In addition to his 'day job' as an acoustic architect working for the British Broadcasting Corporation (the B.B.C.), and until he set up his own practice in 1969, Sandy was a prolific writer and correspondent. For many years he wrote jazz articles for 'The Listener', lectured on acoustics, and harangued those who did not give a fair hearing to jazz, particularly on the radio.
In 1973, the publishers Faber and Faber commissioned him to write his autobiography and when he died, it remained incomplete. His business partner and fellow architect, David Binns, edited it together with jazz articles and letters. He persuaded Faber and Faber to publish it and 'The McJazz Manuscripts' appeared on the bookshelves in 1979. It is part autobiographical and part jazz criticism. It includes letters to the press and is often very funny.
In Chapter 2, 'Straightening Jazzers Out', Sandy adopts another persona, 'Alastair Babb', to write about himself and his life. Some parts are 'creative writing' - Sandy's mother was not Hindu! - nevertheless, his reflections give us a better understanding of a jazz musician's life in Britain in the 1950's and 1960's, and the book is packed with references to other musicians.
David Binns first met Sandy in 1967 in Bath at a symposium on concert hall design. From that time they collaborated in designing and implementing studios. In 1968, they founded Sandy Brown Associates with a major contract to provide architectural services for an American consortium that wanted to set up a massive four-studio film and recording centre in Hendon, London. Sandy Brown Associates went on to take a leading position in the field of international acoustics.
The McJazz Manuscripts had been out of print for some years, but on 2nd June 2008, Faber and Faber launched a new imprint called 'Faber Finds' which made available a large number of titles using 'print-on-demand' technology. This allows them to print runs of between one and fifty books at a time. The McJazz Manuscripts is included in the programme at a special price of £13.50 (November 2008). The Faber Finds titles will not be stocked in large quantities by booksellers, but will be available to order through most major booksellers or internet-based booksellers. Faber and Faber aims to publish about 20 new titles every month after the launch list of 100 available in June. For more information, click here: Faber Finds.
Second-hand copies of the original print may still be obtained. Try the Book section of www.amazon.co.uk, or you could ask your local library to find a copy that you might borrow. www.worldcatlibraries.org gives a guide to where copies are to be found in libraries.
The following extracts from the McJazz Manuscripts appears here with the kind permission of David Binns:
"Getting back to Sidcup or Cheam at four o'clock in the morning after a gig in Birminham was something only to be undertaken until a bed, any bed, could be found in West Hampstead. At any time during the fifties and sixties, 100 jazz musicians would be living in West Hampstead, at least fifty of them seemingly at 4 Fawley Road, or Bleak House as it came to be known... Inside the house - the distinction between in and out was blurred by the door panels having been kicked in as inhabitants, lodgers, wayfarers forgot/lost/never had keys - conditions had achieved squalor of a surrealism it would have been hard to invent...
"Some of the great musicians who lived at one time or another at Fawley Road were the pianists Brian Lemon, Colin Purbrook; sax player Tony Coe; trumpet player Jimmy Deuchar. The astonishing leaven of non-musician jazz lovers included Legal Pete, Oxford George, Ray Bolden and Al Babb. Sandy Brown and pianist Keith Ingham lived round the corner in Greencroft Gardens, and Phil Seamen, the best drummer in the U.K., in Goldhurst Terrace.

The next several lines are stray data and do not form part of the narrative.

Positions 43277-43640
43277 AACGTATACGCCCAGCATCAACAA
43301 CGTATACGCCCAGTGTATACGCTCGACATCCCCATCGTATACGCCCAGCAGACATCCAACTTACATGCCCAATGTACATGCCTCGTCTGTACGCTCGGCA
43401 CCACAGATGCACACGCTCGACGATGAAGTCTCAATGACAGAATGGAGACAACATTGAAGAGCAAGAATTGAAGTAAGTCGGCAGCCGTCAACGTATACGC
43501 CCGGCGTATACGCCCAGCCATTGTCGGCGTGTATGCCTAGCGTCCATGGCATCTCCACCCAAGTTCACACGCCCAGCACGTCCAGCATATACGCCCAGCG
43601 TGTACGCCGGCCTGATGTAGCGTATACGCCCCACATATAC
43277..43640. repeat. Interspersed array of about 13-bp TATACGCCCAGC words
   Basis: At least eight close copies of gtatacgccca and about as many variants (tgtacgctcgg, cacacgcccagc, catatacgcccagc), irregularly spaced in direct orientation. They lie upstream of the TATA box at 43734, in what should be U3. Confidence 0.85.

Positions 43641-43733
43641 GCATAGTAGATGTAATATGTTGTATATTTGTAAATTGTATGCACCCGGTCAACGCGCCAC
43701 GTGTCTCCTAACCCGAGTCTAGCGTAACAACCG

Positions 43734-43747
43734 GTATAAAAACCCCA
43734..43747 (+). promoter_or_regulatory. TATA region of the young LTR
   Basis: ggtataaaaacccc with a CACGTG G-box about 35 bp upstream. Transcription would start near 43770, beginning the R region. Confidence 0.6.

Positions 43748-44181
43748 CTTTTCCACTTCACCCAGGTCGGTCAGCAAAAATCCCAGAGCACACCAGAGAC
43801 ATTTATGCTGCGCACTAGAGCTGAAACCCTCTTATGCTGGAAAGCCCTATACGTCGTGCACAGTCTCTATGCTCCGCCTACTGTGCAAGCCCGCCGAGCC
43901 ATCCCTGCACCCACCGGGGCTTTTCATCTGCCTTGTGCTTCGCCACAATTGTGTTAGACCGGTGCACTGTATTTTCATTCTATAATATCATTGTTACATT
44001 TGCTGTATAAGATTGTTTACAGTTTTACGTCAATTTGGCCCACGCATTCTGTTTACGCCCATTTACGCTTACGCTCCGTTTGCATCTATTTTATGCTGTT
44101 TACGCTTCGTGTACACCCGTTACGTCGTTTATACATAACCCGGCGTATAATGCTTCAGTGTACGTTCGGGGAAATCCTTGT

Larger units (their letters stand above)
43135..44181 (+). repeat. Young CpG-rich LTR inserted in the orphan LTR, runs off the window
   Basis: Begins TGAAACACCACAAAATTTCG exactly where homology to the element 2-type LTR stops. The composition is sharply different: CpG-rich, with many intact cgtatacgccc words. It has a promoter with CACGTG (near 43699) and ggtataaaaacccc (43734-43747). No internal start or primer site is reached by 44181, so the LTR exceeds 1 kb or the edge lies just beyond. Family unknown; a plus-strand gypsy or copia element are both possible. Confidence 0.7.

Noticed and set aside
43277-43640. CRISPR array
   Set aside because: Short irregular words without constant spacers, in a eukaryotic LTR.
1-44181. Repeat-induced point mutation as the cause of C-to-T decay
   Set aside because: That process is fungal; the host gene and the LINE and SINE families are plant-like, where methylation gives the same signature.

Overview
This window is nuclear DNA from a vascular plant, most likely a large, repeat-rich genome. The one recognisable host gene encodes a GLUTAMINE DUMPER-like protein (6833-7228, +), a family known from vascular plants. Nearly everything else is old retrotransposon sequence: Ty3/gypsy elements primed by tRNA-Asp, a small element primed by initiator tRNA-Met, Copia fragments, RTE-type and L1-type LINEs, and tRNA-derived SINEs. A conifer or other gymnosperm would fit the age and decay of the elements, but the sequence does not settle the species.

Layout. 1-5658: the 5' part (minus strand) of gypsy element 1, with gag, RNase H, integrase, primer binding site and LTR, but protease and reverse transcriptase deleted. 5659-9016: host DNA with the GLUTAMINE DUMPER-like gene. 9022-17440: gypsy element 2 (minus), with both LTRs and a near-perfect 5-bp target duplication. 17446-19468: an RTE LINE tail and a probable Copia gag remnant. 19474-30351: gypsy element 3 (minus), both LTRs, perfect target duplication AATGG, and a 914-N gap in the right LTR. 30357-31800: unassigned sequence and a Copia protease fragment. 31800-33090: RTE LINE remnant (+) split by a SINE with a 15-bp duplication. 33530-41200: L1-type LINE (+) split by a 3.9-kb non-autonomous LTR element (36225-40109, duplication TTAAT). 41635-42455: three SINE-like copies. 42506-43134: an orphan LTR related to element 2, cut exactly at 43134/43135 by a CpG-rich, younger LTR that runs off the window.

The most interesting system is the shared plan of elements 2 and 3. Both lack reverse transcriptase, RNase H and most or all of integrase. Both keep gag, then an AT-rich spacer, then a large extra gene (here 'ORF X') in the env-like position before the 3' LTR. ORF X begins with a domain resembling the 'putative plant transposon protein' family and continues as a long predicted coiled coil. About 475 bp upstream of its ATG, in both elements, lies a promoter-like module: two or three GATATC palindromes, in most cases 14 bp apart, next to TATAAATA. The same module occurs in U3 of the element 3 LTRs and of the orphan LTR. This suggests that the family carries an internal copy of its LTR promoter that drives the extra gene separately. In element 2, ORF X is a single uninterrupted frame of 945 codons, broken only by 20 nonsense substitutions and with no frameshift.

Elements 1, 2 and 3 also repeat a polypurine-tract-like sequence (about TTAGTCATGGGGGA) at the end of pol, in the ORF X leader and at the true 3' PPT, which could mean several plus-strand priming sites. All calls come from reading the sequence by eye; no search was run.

"Throughout the crunch and snap of breaking glass, the splintering door panels and the endless regurgitation of overindulged stomachs (singing a rainbow), Tony Coe would flit faultlessly through Bartok or Jimmy Deuchar would write down musical figures to show what brass arranging was about. The musicians would help, correct, encourage."
"Bandleaders are right bastards... They insist on playing repetitions and boring numbers. They hire transport you wouldn't put coal in. But their worst feature is the evil and humiliating use of lies in giving personnel the sack. The classic procedure is as follows. Imagine a cheery Christmassy scene, snow on the ground, all sounds hushed ... Noiselessly a Ford Thames van rounds a nearby corner and stops, windscreen wipers re-arranging the snow on the glass. A door opens and a figure staggers out blinking ... He is holding an instrument case. 'See you Dave', a voice calls from inside the wagon, 'half five at Finchley Road: it's Barnet tomorrow.' Dave weaves unsteadily off. 'See you.' In the morning it seems that things could be worse. At eleven, when Dave wakes, most of the snow has gone and the sun is shining. Good time to get into the Two Brewers: have a few pints with Johnny Kendall, Ray Bolden and the Dobells lot ... Hello: a few letters ...
'Dear Dave, Thank you for playing in the band for two years. As a result of a change in musical policy - nothing personal - it has been decided to dispense with your services as from last night. In recognition of your services in the past it has been decided to give you a bonus of £5. As you know you had a sub of £5 on Tuesday, so that makes us even up to date. Thanks again and good luck, Dave.'
"Almost like a ritual Mafia killing. The victim should be replete with wine and good food before having his brains blown out. 'See you, Dave: 5.30 at Finchley Road.' That method of firing was used a lot, but bandleaders had a lot to put up with ..."
From The McJazz Manuscripts © David Binns 1979 Published by Faber and Faber.
Sandy Brown and David Binns in 1969 (Sandy Brown Associates)